No Voting Rights Myth Is Too Stale For The Wall Street Journal

In its continued opposition to the Voting Rights Act (VRA) and a proposed amendment to this historic law, The Wall Street Journal published a misleading op-ed by Hans von Spakovsky, an unreliable contributor to the National Review Online.

The op-ed of von Spakovsky, a right-wing activist who has called the “modern 'civil rights' movement” indistinguishable from “discriminators and segregationists of prior generations” and whose attempts to fearmonger about "virtually non-existent" voter fraud have been repeatedly discredited, followed a WSJ editorial that compared the bipartisan attempts of Congress to update the VRA with that of "Jim Crow era Southerners."

Although this new effort to strengthen the VRA through the Voting Rights Amendment Act of 2014 has prominent Republican support, von Spakovsky claimed "[t]his bill really isn't about the [Supreme Court's recent Shelby County v. Holder] decision. It is about having the federal government manipulate election rules to propagate racial gerrymandering and guarantee success for Democratic candidates." From the WSJ op-ed, which defended the conservative justices' gutting of the VRA in Shelby County and smeared the subsequent bipartisan efforts to repair the damage:

Before Shelby County, Section 5 of the Voting Rights Act required certain states to get “preclearance” from the federal government before making any voting changes. But the Supreme Court ruled that the formula to determine which jurisdictions were covered was unconstitutional because it was based on 40-year-old turnout data that did not reflect contemporary conditions. Census Bureau data show that black-voter turnout is on a par with or exceeds that of white voters in many of the formerly covered states and is higher than the rest of the country. We simply don't need Section 5 anymore.

In Shelby County, a radical break from precedent that has been described by experts as “on a par with the Court's odious Dred Scott and Plessy decisions and other utterly lamentable expressions of judicial indifference to the ugly realities of racial life in America,” the bitterly divided Supreme Court struck at the heart of the VRA's efficacy by dismantling its “preclearance” process.

Even as the conservatives did so, however, Chief Justice John Roberts explicitly told Congress to fix this formula that requires covered jurisdictions with a history of racial discrimination to submit election changes for federal review before implementation. Contrary to von Spakovsky's strange assertion that “this bill really isn't about” Shelby County and is “an attempt to circumvent” the decision, this new bipartisan legislation is actually a direct response to Roberts' invitation to Congress to "draft another formula based on current conditions."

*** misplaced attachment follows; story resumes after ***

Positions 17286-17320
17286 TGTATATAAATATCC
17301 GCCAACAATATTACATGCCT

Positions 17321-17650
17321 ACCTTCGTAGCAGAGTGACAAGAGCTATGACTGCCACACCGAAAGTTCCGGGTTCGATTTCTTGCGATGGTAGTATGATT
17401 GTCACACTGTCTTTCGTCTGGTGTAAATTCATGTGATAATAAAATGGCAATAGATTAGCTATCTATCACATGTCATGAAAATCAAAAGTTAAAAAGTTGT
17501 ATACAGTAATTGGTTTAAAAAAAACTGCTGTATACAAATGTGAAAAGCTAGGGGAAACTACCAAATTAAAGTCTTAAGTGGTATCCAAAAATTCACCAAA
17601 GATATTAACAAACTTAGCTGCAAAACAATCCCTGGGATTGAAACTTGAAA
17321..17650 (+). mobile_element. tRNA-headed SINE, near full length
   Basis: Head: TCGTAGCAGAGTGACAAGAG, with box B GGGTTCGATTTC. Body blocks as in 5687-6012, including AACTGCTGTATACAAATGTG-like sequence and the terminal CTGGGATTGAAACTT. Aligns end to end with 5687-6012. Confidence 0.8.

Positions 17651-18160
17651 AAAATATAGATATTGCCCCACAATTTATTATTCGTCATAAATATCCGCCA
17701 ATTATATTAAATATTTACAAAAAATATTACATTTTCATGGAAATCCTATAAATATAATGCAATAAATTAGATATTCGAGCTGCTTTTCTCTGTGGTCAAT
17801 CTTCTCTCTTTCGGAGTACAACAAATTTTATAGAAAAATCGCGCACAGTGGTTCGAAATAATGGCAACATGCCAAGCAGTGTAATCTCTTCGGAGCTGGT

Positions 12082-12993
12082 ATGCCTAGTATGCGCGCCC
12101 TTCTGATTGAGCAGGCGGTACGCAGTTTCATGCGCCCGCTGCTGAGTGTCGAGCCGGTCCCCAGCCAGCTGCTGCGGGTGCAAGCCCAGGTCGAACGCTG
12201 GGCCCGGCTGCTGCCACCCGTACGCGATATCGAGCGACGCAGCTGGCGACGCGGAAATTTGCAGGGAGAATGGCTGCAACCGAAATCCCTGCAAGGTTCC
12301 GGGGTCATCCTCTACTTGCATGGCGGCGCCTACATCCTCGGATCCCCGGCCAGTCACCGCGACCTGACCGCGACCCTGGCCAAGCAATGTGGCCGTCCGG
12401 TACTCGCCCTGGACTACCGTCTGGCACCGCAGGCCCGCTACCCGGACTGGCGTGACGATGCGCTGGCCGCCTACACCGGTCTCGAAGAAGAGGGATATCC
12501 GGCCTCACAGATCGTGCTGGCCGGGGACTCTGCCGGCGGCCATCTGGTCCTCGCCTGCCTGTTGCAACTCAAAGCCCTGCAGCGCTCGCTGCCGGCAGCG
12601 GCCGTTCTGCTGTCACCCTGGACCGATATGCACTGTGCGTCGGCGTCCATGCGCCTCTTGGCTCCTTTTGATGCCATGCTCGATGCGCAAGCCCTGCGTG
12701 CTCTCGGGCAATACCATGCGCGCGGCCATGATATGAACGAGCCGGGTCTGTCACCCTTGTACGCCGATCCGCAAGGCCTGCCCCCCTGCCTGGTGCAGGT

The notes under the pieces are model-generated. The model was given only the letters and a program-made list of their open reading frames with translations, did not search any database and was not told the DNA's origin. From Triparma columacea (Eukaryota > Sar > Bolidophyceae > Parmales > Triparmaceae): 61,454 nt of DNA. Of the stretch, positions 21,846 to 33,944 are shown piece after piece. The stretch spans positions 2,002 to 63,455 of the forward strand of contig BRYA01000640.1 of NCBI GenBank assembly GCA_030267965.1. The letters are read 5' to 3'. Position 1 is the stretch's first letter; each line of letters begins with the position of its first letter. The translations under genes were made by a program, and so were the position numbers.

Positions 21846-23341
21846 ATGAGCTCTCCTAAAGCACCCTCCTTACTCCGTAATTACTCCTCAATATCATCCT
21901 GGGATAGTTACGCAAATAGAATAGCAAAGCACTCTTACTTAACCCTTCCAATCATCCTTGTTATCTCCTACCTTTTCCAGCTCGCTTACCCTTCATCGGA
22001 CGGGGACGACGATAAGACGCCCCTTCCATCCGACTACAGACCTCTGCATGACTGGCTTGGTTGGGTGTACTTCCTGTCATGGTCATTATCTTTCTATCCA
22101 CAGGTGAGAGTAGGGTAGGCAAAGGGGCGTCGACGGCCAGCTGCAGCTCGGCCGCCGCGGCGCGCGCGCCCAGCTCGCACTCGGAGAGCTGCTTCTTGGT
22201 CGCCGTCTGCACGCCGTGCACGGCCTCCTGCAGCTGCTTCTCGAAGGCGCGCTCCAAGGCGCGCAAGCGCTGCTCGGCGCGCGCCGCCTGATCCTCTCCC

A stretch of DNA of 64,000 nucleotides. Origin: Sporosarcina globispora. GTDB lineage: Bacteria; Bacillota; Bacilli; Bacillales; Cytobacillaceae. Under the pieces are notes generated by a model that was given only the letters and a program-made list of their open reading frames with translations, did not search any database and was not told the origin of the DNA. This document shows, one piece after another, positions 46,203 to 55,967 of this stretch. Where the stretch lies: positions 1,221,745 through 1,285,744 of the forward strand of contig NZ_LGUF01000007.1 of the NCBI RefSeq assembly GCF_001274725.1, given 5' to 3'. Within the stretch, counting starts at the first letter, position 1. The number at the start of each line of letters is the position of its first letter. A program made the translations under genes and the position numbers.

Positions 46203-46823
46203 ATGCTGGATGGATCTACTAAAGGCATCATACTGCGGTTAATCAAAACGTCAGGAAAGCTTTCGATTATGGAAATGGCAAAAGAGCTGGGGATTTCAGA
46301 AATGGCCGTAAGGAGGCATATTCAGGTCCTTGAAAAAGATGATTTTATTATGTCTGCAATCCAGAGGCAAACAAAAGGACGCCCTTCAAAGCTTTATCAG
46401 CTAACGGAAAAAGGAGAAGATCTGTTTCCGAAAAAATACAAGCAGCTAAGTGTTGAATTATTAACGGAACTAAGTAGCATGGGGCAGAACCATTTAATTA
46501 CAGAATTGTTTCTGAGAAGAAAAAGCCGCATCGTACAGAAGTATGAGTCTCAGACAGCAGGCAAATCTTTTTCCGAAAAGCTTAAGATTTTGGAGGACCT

Admittedly, this new formula is more complex than von Spakovsky's preferred method of determining voter suppression by “turnout data,” a confusion between correlation and causation that has been described as a rudimentary failure of "Statistics 101." Rather, Section 5 of the VRA imposes the preclearance process on jurisdictions with an incorrigible track record of suppressing votes based on race, and the formula to determine this discrimination has been changed in the new legislation to incorporate a comprehensive and rolling 15-year record.

The claim of the op-ed that the old formula led to “unwarranted objections” on the part of the Department of Justice toward alleged voter suppression is also inaccurate; this preclearance mechanism has been extremely effective at stopping racially discriminatory election changes. In fact, the two cases that von Spakovsky highlights both involved Section 5 successes.

The challenge to South Carolina's unnecessarily restrictive voter ID law that von Spakovsky cites was a classic example of the powerful deterrent effect of the VRA's prohibition on racial discrimination, as the southern state continuously revised its legislation to avoid suppressing the vote on the basis of race. The federal court specifically warned South Carolina that “the evidence reveals an undisputed racial disparity” and if state officials did not follow the specific remedial instructions of the court, they would be in contempt of the law. Judge John Bates further explained: "[w]ithout the review process under the Voting Rights Act, South Carolina's voter photo ID law certainly would have been more restrictive. Several legislators have commented that they were seeking to structure a law that could be pre-cleared. The key ameliorative provisions were added during that legislative process and were shaped by the need for pre-clearance."

Von Spakovsky's description of a 2012 Texas case brought under Section 5 was even more misleading.  Although the op-ed condemns voting rights law for “forc[ing] racial gerrymandering,” he fails to mention that the Department of Justice was not only successful, it was specifically Texas' racial gerrymandering to the disadvantage of voters of color that was condemned by the court and blocked by the VRA. Not only did voting rights advocates prove that Texas redistricted with discriminatory intent after the state unsuccessfully argued that the deterrent effect on voters of color was a “coincidence,” the proof was so overwhelming that the court noted “the parties have provided more evidence of discriminatory intent than we have space, or need, to address here.”

At this point, it is clear that the WSJ editorial board opposes the VRA and the bipartisan attempt to update it according to the Supreme Court's instructions. What is still absent, however, is a coherent explanation why.

This op-ed, by a notorious misinformer that even Ronald Reagan's conservative former attorney general has accused of being “wrong on both the facts and the law,” certainly doesn't do the trick.

Photo via Flickr/The Texas Tribune under a Creative Commons License